Evacuations Lifted for Flooded California Wine Country Towns

Residents awoke Thursday to sunshine and began assessing the damage while the water started receding

Authorities in Northern California have reopened the roads into two towns cut off for days by a rain-swollen river and residents and work crews have started cleaning up the muck that flooding left behind.

The Sonoma County Sheriff's Office said in a statement Friday it lifted evacuation orders issued for about 3,500 people, allowing residents of Guerneville and Monte Rio who left to return home.

The statement urges people to be careful because crews are still clearing roads of debris.

Along the main road in Guerneville, residents and business owners are inspecting muddy restaurants, hardware stores and homes inundated when the Russian River broke its banks Wednesday.

On Wednesday, television news footage showed muddy brown water nearly swallowing his ground-level unit and much of the tiny town of Guerneville, part of Sonoma County's famed wine country and a popular tourist destination.

Residents awoke Thursday to sunshine and began assessing the damage while the water started receding. Tom Orr, 48, was among those still unable to get into his house after the rain-swollen Russian River reached nearly 46 feet Wednesday night, its highest level in more than 20 years.

"I feel so helpless just sitting here and waiting before I can go back and start salvaging whatever I can," Orr said in text messages to The Associated Press before preparing for a friend to take him by canoe to work at the Main Street Bistro, one of the few places in town that did not flood.

Sonoma County officials said they expected the communities of Guerneville and Monte Rio to be accessible by car Friday. The two-day storm rendered the towns reachable only by boat on Wednesday.

One National Weather Service station measured 20 inches of rain in 48 hours.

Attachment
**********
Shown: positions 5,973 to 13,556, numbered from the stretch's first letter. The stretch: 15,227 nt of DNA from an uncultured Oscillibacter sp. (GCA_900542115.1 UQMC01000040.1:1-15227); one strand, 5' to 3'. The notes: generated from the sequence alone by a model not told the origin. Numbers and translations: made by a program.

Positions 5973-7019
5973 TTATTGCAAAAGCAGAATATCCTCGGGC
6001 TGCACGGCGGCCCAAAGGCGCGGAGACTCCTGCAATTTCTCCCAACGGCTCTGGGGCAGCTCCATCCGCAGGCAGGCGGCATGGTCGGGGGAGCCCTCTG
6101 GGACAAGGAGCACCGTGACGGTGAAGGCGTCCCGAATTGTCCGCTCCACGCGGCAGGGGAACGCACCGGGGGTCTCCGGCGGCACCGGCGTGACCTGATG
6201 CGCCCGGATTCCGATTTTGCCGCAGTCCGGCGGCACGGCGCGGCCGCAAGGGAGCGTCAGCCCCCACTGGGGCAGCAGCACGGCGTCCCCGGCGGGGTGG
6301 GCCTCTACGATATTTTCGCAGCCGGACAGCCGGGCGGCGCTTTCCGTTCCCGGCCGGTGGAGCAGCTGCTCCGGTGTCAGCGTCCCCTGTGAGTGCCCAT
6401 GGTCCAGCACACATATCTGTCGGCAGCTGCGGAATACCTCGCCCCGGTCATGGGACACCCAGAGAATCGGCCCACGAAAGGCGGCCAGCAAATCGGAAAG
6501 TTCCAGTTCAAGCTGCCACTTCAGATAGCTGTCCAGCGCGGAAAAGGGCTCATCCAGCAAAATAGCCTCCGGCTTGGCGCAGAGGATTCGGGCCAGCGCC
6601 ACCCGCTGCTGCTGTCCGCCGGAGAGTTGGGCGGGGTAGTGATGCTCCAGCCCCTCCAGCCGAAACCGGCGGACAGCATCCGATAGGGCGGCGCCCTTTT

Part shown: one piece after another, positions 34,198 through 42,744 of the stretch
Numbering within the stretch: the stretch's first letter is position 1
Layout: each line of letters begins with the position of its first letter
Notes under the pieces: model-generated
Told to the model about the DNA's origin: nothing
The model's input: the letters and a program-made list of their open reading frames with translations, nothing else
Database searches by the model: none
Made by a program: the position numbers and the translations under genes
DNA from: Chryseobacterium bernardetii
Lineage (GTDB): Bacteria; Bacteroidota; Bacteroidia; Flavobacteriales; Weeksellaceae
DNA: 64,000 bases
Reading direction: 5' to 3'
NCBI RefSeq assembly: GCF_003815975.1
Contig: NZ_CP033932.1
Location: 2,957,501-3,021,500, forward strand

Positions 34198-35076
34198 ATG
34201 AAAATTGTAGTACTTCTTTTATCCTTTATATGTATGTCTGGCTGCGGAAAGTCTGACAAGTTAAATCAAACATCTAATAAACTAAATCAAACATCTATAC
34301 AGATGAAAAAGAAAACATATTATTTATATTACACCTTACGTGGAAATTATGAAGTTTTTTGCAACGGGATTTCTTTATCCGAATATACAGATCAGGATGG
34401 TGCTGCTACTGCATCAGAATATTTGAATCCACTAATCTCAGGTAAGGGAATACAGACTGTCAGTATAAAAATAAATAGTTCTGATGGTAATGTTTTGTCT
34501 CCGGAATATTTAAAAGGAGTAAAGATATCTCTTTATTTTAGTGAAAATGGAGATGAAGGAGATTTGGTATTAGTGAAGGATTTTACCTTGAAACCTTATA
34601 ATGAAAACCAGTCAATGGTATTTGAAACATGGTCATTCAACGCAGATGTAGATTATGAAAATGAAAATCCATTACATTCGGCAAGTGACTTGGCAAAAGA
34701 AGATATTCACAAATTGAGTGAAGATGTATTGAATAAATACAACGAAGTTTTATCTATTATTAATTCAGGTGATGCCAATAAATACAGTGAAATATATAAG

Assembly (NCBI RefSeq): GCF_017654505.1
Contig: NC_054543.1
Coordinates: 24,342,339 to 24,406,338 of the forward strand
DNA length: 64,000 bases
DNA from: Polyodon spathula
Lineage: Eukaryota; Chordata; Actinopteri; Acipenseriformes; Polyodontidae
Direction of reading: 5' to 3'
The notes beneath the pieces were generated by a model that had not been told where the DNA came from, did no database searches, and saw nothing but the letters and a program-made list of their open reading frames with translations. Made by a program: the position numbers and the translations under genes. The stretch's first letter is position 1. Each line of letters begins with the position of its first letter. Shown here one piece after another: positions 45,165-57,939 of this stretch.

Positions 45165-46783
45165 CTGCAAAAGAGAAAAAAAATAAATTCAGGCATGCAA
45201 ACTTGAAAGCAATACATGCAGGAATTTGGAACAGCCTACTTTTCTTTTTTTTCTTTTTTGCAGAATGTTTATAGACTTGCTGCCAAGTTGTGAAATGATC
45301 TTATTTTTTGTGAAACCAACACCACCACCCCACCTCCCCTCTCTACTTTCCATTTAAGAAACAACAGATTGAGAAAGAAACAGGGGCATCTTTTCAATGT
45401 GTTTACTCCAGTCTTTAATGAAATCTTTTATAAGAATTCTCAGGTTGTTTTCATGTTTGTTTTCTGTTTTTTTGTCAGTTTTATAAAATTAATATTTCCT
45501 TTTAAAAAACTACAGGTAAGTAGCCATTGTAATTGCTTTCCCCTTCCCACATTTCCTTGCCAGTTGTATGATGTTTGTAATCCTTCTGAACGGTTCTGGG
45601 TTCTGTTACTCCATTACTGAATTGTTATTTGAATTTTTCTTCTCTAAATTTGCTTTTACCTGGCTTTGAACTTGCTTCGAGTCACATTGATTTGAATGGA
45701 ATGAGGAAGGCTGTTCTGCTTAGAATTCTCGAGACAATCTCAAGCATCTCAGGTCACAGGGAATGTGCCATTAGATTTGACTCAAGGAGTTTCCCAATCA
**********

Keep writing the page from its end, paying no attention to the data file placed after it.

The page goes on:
Lifelong Guerneville resident Cynthia Bush, who lives in an elevated home, was one of the people who decided not to evacuate. "Even in the other floods we stayed here. We pulled our trailer in the backroad and stayed in the trailer," Bush said.

"It’s just a river. When you live on a river all your life. You just learn to go with flow," she continued.

But some locals and business owners are frustruated by the constant flooding. 

Michael Hagan, an owner of a Guerneville auto shop, said his business got flood twice in one year. "That means you put all your money from the flood into it and you lose every dime you’ve ever had," Hagan said.

"Every business in this town just scratches by anyway. Everybody in this town goes to Santa Rosa to spend their money anyway. How do you recover when people don’t even recognize you’re back in business?" Hagan continued.

Gov. Gavin Newsom declared a state of emergency in Sonoma County Thursday, as well as in counties of Amador, Glenn, Lake and Mendocino, in response to flooding, mudslides and storm damages

While no flood-related serious injuries or deaths were reported in Sonoma County, a man about 150 miles to the north in Ferndale died trying to reach three children.

The unidentified man was trying to walk from a barn to his home through up to 5 feet of water Wednesday evening when he was carried away by the fast-moving current, said Samantha Karges, a spokeswoman with the Humboldt County Sheriff's Office.